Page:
The Best Way to Manage a ‘Big Ask’ from your Child

The pleads from an innocent child can corrupt one’s soul. Peer pressure can influence anyone. Here’s the most sober approach parents can take.

It could be a four-year-old who makes his case for a Millennium Falcon Lego kit (which is suitable for kids 7+). Perhaps it’s a drone with a half-a-mile reception zone when he/she is 8. Like the Violent Femmes song, it could be a teenager with an ambitious agenda who’s asking for the car keys.

But the parents rule to roost, so to provide a fair and balanced approach, here’s the solution.

Draft a contract.

Seriously – grab your computer and lay out your terms before negotiations take place. If you cave-in like a castle made out of sand at high tide and do so when your child is young, the battlefield beyond will only be uphill.

Of course, all his friends have a PlayStation. You are five months out from Christmas and the subject comes up over dinner. Every… single… dinner that you share together. What’s a parent to do?

Negotiate in clear terms and set the agenda, and then ask your child to abide by it in writing.

This came up in my household last week. My son has been asking for a cat for a few years. Here’s the challenge; we’re finally at peace! After adopting a dog two years ago and putting up with three different home renovations, our instinct was to chill out for a while.

Don’t judge me, I’m not pissing away money on those, ‘renos.’ Two bathrooms were in dire need of overhauls (an original 1950’s bathroom with rusting pipes and faucets) and our basement attracted more bugs than a pile of steaming sh….

Back to the contract. Draft up terms in written form that specifies your child’s responsibilities. They have to agree to every term and sign it to confirm they made a promise. No agreement, no deal and it’s as simple as that.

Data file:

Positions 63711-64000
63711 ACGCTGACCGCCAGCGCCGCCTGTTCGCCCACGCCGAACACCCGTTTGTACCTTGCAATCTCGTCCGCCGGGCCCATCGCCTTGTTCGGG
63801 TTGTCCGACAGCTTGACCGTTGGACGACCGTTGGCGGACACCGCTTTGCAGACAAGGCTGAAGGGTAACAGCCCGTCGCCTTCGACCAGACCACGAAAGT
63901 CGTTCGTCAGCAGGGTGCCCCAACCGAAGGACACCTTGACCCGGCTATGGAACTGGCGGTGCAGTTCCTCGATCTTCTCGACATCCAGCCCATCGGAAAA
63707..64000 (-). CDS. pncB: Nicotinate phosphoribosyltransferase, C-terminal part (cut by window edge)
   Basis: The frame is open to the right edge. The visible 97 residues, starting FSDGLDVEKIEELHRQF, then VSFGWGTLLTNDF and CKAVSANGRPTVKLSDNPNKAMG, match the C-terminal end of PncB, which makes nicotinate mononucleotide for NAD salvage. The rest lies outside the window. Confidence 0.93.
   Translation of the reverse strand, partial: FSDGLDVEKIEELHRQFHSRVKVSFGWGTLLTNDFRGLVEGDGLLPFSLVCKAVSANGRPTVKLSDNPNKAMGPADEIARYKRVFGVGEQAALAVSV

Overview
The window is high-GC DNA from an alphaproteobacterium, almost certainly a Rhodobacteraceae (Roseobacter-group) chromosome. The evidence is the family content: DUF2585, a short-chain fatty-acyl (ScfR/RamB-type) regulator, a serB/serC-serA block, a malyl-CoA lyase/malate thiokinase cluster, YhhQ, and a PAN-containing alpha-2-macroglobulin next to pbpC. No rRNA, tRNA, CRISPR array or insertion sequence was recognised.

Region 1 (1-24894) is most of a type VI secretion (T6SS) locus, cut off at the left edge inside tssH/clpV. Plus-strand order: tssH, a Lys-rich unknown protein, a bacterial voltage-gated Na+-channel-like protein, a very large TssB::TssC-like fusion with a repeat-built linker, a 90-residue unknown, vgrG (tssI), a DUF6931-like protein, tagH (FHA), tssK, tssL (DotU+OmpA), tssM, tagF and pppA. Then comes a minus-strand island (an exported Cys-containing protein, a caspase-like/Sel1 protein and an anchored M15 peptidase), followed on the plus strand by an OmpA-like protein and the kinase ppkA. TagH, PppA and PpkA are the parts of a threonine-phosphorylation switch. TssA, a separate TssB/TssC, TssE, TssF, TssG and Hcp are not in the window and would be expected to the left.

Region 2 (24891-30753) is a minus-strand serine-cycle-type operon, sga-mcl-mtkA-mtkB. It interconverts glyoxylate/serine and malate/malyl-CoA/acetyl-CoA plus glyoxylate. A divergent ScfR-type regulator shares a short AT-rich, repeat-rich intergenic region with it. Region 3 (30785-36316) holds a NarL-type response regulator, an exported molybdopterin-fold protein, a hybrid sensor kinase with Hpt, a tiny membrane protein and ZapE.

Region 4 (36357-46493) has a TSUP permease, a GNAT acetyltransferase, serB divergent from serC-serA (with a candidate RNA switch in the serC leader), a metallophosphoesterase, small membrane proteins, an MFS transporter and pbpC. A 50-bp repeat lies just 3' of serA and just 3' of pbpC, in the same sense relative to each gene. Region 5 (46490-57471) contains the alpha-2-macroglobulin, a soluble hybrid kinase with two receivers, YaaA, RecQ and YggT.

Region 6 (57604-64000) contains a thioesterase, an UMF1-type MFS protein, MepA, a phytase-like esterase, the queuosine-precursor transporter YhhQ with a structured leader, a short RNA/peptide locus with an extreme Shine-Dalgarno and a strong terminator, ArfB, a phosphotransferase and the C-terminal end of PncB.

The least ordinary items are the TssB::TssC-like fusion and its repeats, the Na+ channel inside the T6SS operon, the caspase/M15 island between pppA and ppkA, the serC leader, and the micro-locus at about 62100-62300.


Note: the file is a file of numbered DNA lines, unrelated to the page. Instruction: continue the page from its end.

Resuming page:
Adopting a cat requires feeding, caring and attention. That was part of the contract I asked my son to sign. I also asked him to ensure his room is tidy and if the cat makes a mess, he is required to clean it up. He’s also responsible to feed the adopted cat twice a day and ensure his bowl is consistently filled with clean water.

We positioned this adoption around him and how it is his cat and noted that if any of his friends harm or mistreat his pet, he will have to protect the animal and take responsibility. That, in turn, provides us with a written agreement that espouses responsibility.

The best news is – we found a terrific pussy cat. And what did my son name him? After being exposed to a multitude of music genres, he has developed a penchant for heavy metal. He actually hummed Iron Man once when he was three while soothing himself to sleep. You can’t make this stuff up!

And the name he picked? Trooper, based on the Iron Maiden Song, The Trooper. It is not too shabby for an orange tabby cat to be named after a head-banging song.

Embrace these opportunities by layering in a message of responsibility, and you’ll end up ahead in the game of parenting.

Trooper the cat, chillin’ in his new home.

Here’s a close up of the terms my son agreed to:

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